their current and future data management activities. These principles and guidelines are based on a variety of sources: the large body of previous work described in Chapter 2; NOAA’s legal and administrative mandates; the data archiving and access requirements demanded by NOAA’s mission objectives; information and feedback received from NOAA, its agency partners, and its data users regarding current and planned data management activities; and the knowledge and collective experience of the members of this committee.

PRINCIPLE #1: Environmental data should be archived and made accessible.

The environmental data (including model output, derived products, and other information) collected by NOAA and its partners are an invaluable resource that should be archived and made accessible in a form that allows a diverse group of users to conduct analyses and generate products necessary to describe, understand, and predict changes in the Earth’s environment. Full and open access to data should be a fundamental tenet of all US federal agencies, including NOAA.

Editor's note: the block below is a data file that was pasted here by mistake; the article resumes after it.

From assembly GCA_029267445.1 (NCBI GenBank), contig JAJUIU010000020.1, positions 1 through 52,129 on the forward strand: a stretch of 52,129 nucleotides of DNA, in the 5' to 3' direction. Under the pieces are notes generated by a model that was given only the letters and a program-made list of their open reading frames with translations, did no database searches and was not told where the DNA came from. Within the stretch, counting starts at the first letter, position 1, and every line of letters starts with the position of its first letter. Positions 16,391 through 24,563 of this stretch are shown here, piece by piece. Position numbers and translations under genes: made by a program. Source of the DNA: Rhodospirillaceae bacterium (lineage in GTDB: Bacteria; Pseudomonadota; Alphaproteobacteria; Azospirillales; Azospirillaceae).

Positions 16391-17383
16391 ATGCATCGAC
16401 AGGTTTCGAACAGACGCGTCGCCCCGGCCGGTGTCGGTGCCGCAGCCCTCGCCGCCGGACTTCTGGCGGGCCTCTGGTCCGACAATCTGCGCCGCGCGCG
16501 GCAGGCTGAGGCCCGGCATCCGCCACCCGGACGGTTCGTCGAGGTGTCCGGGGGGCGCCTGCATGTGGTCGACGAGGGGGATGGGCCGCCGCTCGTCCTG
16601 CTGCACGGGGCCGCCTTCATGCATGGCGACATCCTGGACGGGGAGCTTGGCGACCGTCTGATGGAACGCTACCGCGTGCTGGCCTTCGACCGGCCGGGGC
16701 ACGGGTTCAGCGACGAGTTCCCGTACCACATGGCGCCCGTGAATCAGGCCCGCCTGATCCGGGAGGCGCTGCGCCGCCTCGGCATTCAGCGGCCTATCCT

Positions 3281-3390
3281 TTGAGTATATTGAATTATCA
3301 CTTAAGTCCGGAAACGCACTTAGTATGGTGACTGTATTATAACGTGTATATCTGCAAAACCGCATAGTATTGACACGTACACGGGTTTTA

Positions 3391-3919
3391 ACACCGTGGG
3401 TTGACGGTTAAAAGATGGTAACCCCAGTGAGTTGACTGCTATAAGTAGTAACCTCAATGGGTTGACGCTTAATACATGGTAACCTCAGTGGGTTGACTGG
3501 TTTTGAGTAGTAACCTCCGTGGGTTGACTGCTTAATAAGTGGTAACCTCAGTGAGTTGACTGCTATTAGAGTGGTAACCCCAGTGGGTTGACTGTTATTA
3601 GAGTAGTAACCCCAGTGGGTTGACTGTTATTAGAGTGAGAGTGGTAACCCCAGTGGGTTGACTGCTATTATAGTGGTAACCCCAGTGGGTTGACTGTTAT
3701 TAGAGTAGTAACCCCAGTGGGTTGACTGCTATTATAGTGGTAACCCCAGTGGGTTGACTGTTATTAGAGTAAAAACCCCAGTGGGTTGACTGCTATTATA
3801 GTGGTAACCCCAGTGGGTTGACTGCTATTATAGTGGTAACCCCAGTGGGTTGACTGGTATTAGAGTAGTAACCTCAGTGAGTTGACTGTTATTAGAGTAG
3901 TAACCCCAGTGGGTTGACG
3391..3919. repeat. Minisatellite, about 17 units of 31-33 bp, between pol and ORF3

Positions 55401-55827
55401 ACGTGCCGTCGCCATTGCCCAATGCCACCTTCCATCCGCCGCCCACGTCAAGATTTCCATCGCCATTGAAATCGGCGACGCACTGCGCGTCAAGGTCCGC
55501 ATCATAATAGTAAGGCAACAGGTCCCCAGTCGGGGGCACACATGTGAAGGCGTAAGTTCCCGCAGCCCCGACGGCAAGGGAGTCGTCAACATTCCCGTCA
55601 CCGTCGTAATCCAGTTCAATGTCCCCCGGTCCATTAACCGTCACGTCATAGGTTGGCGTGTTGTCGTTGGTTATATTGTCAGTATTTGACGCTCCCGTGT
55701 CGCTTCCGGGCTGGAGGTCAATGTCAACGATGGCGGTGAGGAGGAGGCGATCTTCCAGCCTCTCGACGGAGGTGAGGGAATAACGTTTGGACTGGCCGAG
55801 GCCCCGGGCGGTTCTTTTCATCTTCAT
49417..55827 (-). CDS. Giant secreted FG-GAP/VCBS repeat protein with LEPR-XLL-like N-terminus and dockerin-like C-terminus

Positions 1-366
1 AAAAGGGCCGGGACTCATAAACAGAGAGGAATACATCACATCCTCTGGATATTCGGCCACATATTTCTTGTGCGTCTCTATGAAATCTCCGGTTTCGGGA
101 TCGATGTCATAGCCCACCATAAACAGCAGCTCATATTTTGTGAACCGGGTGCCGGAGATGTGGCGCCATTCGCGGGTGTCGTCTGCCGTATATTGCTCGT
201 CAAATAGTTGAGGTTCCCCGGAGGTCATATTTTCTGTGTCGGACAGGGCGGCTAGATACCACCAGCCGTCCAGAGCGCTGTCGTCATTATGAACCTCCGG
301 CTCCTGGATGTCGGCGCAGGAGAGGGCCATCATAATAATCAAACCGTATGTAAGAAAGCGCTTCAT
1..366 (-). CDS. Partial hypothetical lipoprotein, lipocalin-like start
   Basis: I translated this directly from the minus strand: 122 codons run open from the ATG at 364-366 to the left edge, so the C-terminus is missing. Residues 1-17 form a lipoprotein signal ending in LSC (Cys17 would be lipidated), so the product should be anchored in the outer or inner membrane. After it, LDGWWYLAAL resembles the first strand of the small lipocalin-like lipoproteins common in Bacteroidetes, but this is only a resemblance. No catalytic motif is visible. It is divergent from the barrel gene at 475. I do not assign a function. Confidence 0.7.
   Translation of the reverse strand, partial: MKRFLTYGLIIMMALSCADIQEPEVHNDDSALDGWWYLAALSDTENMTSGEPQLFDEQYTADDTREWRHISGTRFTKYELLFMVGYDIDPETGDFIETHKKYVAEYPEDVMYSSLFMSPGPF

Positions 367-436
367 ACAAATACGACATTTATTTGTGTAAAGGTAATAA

NOAA’s mission is “to understand and predict changes in the Earth’s environment and conserve and manage coastal and marine resources to meet our nation’s economic, social and environmental needs.” Since the Earth and its environment represent a complex, interconnected biogeochemical system, describing the current state of the system or its variability over time requires a large number of observations, and predicting its future behavior often demands the use of models built around a detailed understanding of various system components. Thus, any observational data stream, model output array, or other environmental data set that contributes to the description, understanding, or prediction of the Earth system (including derived products) should, in principle, be archived by NOAA. Likewise, in order to realize the full benefits of Earth system measurements, analyses, and predictions, these data should be made accessible to the broadest possible range of users in a form that allows them to make informed economic, social, and environmental decisions.

Although “save all environmental data and disseminate it to all possible users” is a worthwhile goal for a data archival and access system, a number of practical considerations make this goal impossible to fully achieve. First among these is the reality of limited resources, which places restrictions on the volume and quality of data that can be archived, the ability to make these data accessible to a wide range of users, and the number of personnel dedicated to ensuring reliable data stewardship. Normally, cost-benefit analysis would be a powerful tool for identifying the most appropriate way to allocate limited resources and prioritize data

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